The proof of Theorem 2 relies on labeling the tiles of our d-polycube according to the number of steps needed to get back to a given root tile. We say that two tiles are adjacent or are neighbors if they share a \((d-1)\)-dimensional face. The \(\ell ^1\)-distance between any two tiles of a d-polycube is the minimum number of steps needed to get from one to the other, such that each step goes from one tile of the polycube to an adjacent tile of the polycube.

Lemma 5

In a d-polycube, any queen guards every tile of \(\ell ^1\)-distance at most 2 from that queen.

Proof

Suppose our queen is at \((0, \ldots , 0)\), necessarily it guards every tile of \(\ell ^1\)-distance 1 from it, because those tiles are adjacent to it. Then, consider any tile of \(\ell ^1\)-distance 2 from the queen: If it has all coordinates 0 except for two that are \(\pm 1\), then we know that the queen guards that tile. If it has all coordinates 0 except for one that is \(\pm 2\), then we just need to check that the one tile between our chosen tile and the queen is inside the polycube. But, if it is not, then our chosen tile cannot have \(\ell ^1\)-distance 2 from the queen, because every path that stays within the polycube has to go around the missing tile. These are the only possibilities for the tiles within \(\ell ^1\)-distance 2 of the queen, and the queen guards all of them. \(\square \)

Because of this lemma, when guarding a d-polycube with queens it suffices to find a placement of the queens such that every tile of the polycube is within \(\ell ^1\)-distance 2 of a queen.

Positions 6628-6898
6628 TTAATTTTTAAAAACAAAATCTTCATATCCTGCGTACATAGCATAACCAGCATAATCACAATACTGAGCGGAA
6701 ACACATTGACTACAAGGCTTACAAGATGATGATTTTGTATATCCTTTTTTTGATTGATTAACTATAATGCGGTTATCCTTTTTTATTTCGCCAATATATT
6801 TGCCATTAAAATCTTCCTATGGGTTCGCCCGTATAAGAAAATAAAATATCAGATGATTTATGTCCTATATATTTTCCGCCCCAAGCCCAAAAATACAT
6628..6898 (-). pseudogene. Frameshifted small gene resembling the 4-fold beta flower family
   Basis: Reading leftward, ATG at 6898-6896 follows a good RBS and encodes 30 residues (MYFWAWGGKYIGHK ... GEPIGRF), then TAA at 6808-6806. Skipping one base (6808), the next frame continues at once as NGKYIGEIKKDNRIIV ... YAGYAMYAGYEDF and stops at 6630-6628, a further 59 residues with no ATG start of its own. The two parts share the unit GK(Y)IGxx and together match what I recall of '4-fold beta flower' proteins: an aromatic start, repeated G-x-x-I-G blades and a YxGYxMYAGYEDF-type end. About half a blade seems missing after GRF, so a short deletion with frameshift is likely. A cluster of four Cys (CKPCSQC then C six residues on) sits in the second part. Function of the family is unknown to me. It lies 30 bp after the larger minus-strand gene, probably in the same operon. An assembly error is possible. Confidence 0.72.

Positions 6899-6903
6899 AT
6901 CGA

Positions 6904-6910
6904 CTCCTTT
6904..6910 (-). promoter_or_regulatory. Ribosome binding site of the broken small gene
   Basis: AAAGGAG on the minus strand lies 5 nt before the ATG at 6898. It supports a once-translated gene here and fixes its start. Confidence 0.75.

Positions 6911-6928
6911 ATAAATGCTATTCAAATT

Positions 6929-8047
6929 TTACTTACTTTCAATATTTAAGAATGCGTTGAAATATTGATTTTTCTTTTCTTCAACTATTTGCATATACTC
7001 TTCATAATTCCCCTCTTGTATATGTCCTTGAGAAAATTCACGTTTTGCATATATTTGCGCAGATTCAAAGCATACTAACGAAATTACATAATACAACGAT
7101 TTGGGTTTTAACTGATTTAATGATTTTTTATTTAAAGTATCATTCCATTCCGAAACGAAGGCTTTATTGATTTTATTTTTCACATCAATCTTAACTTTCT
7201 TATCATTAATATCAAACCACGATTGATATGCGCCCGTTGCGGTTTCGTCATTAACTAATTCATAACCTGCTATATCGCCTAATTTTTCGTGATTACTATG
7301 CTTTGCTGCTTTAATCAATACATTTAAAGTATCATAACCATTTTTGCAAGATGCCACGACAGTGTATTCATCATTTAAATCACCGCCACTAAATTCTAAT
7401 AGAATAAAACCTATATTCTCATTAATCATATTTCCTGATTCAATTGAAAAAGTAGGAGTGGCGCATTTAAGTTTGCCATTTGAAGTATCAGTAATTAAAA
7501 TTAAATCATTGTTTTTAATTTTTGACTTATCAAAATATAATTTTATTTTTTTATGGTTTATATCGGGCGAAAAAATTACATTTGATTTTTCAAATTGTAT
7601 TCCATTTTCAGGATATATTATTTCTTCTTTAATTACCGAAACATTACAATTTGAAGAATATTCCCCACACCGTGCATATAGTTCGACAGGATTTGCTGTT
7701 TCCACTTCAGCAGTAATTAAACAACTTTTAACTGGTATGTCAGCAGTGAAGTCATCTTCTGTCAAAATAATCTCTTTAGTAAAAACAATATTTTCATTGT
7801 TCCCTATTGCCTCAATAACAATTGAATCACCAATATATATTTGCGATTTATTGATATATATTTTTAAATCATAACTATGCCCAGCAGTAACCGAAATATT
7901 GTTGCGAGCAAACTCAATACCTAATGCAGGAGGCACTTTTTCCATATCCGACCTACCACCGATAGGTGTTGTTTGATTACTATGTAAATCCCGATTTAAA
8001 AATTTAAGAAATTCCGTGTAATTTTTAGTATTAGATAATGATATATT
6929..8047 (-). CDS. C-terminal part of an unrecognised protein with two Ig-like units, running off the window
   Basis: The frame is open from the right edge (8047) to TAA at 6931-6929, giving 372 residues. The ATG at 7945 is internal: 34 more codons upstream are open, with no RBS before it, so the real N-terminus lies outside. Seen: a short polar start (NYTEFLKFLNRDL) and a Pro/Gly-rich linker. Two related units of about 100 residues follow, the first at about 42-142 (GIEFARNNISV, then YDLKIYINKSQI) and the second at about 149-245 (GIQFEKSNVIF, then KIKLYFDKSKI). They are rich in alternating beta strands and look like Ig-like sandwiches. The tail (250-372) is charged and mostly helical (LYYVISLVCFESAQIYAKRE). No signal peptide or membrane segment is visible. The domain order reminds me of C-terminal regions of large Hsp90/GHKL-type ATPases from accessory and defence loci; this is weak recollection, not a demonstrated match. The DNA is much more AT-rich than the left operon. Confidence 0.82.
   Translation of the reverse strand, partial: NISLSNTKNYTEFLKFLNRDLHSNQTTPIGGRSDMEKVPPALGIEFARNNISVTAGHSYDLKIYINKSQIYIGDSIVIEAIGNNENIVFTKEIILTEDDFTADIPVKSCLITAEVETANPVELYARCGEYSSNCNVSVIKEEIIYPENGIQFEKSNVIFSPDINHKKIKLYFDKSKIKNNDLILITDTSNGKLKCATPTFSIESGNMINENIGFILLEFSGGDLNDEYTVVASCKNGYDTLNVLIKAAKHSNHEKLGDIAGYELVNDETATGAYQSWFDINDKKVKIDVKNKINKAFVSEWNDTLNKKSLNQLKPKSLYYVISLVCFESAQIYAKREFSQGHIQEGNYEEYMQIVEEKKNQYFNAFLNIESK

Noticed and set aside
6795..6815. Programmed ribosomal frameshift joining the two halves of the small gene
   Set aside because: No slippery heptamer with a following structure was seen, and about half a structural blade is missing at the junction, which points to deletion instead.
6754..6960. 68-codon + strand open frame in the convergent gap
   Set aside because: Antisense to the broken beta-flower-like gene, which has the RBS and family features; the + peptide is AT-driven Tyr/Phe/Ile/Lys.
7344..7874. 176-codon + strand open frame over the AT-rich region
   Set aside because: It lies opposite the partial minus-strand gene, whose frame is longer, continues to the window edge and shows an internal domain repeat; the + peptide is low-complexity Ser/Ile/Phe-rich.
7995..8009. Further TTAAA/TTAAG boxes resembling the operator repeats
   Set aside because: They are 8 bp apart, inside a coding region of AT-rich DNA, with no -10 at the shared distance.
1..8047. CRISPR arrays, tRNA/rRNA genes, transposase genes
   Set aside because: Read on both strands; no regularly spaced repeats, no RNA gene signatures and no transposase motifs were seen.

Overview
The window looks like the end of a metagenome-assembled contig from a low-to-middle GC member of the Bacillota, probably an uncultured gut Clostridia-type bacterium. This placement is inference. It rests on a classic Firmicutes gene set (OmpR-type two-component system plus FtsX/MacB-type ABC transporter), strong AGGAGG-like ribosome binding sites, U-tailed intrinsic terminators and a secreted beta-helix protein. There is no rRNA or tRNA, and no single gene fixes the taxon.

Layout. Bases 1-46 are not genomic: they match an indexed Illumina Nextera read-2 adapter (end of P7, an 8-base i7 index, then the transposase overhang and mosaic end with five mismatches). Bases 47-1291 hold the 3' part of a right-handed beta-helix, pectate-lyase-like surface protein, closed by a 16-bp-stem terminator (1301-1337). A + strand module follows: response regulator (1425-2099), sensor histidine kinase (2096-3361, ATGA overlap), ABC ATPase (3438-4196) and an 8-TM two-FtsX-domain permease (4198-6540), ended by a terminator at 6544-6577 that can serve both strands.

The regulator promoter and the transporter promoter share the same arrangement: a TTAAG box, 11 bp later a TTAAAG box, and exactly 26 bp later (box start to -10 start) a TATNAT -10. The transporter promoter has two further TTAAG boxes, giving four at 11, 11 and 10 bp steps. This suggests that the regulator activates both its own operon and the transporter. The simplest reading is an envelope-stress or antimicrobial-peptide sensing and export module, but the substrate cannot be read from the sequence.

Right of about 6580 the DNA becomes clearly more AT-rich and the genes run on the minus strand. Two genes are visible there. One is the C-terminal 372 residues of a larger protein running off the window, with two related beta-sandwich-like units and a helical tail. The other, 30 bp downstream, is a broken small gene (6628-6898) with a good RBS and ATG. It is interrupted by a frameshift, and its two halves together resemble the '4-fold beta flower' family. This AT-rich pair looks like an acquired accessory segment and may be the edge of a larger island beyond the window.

Proof of Theorem 2

First we show that every d-polycube with n tiles can be guarded by \(\lfloor {\frac{n}{3}} \rfloor \) queens. We select one tile of the polycube to be the root, and label all the tiles according to their \(\ell ^1\)-distance from the root. If possible, we select as the root a tile that is adjacent to only one other tile. If every tile of the polyomino is adjacent to more than one other tile, then we may select any tile as the root.

The tiles are partitioned into three sets, according to whether their \(\ell ^1\)-distance from the root is 0, 1, or 2 mod 3. If the 2 mod 3 set is empty, then a queen placed on the root guards the whole polyomino. Otherwise, we find which of the three sets has the smallest number of tiles—if more than one such set has the smallest number, we choose arbitrarily among those—and place queens on all the tiles in that set. We claim that every tile is within \(\ell ^1\)-distance 2 of at least one queen. If the queen set is the 0 mod 3 set, then from an arbitrary tile we can find a queen within two steps by walking along a shortest path to the root. Similarly, if the queen set is the 1 mod 3 set, then from every tile except the root, we can find a queen within two steps by walking along one of the shortest paths to the root, and we know that the root is also adjacent to a queen.

If the queen set is the 2 mod 3 set, then from every tile of \(\ell ^1\)-distance at least 2 from the root, we can find a queen within two steps toward the root, so it remains to check the root and the tiles adjacent to the root. We know that the root is \(\ell ^1\)-distance exactly 2 from a queen. If it is adjacent to only one tile, then that tile is adjacent to a queen. If not, every tile in the polyomino is adjacent to at least two tiles. If a tile adjacent to the root, it must also be adjacent to another tile, and that tile is of \(\ell ^1\)-distance 2 from the root and thus has a queen—for parity reasons, no two tiles adjacent to the root are adjacent to each other. Thus in all cases, every tile is within \(\ell ^1\)-distance 2 of a queen, and thus by Lemma 5 it is guarded by a queen.